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Computerworld - Servers get most of the glory when it comes to energy management, but networking gear is about to catch up.
Over the past year, network equipment vendors have began to emphasize energy efficiency features, something that was never a top priority before, says Dale Cosgro, a product manager in Hewlett-Packard Co.'s ProCurve network products organization.
Networking infrastructure isn't in the same class as servers or storage in terms of overall power consumption -- there are far more servers than switches -- but networking can account for up to 15% of the total power budget. And unlike servers, which have sophisticated power management controls, networking equipment must always be on and ready to accept traffic.
Data center energy stats
How much power does data center gear consume?
* Cisco Catalyst 6500 series switch, fully populated: 2kW/rack to 3kW/rack
* Cisco Nexus 7000 series switch, fully configured: 13kW/rack
* Fully loaded rack of servers, average load: 4kW/rack
Sources: Cisco, HP Critical Facilities Services
Also, networking power use at the rack level is significant. A Cisco Catalyst 6500 series switch consumes as much as 2kW to 3kW per 42u-high rack. Cisco Systems' largest enterprise-class switches, the Nexus 7000 series, can consume as much as 13kW per rack, according to Rob Aldrich, an architect in Cisco's advanced services group. A 13kW cabinet generates more heat than many server racks -- enough that it requires careful attention to cooling.
By way of comparison, most data centers top out at between 8kW and 10 kW for server racks, says Rakesh Kumar, analyst at Gartner Inc. The average cabinet today consumes about 4 kW, says Peter Gross, vice president and general manager of HP Critical Facilities Services.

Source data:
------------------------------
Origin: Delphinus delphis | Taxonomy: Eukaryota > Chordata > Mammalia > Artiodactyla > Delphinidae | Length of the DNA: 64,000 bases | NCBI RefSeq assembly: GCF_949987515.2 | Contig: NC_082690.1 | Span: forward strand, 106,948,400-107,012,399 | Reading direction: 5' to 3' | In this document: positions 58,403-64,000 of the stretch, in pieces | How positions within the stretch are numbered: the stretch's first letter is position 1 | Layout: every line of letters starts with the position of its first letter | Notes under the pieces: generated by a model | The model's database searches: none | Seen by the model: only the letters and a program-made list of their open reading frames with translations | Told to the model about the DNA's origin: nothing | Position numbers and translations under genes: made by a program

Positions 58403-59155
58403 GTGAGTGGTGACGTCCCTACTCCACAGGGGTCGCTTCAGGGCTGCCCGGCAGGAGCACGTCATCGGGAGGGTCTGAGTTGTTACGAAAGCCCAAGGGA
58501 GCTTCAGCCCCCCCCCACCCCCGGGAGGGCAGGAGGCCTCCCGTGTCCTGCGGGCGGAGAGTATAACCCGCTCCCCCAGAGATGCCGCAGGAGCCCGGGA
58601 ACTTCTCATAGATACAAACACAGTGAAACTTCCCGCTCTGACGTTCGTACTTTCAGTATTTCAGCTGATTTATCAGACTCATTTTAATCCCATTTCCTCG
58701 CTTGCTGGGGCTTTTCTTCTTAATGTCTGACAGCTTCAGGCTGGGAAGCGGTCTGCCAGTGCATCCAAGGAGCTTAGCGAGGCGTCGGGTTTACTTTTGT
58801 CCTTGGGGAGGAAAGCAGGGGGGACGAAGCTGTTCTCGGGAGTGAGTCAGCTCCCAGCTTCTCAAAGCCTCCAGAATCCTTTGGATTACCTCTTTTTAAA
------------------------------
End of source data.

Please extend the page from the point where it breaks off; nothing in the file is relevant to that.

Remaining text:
Vendors have already adopted some energy-related features, such as high-efficiency power supplies and variable-speed cooling fans. But with switches, there's a limit to what can be done in the area of power management today. Most idle switches still consume 40% to 60% of maximum operating power. Anything less than 40% compromises performance, says Aldrich. "Unless users want to accept latency, you have to have the power," he adds.
But huge improvements are coming, says Cosgro.
More efficient technology
Technology improvements that favor energy efficiency are gradually evolving in several areas. "As new generations of products hit the market, more of these kinds of features will be implemented," says Cosgro. Some examples:
* More modular application-specific integrated circuit (ASIC) designs that allow switches to turn off components not in use, from LED panel lights to tables in memory.
* General advances in silicon technology will minimize current leakage and gradually boost energy efficiency with each new generation of chips. Eventually, says Cosgro, "we should be able to get networking equipment that uses 100 watts today down to 10 watts."
* The development of more efficient software that consumes fewer CPU cycles -- and less energy.
Originally published on www.computerworld.com. Click here to read the original story.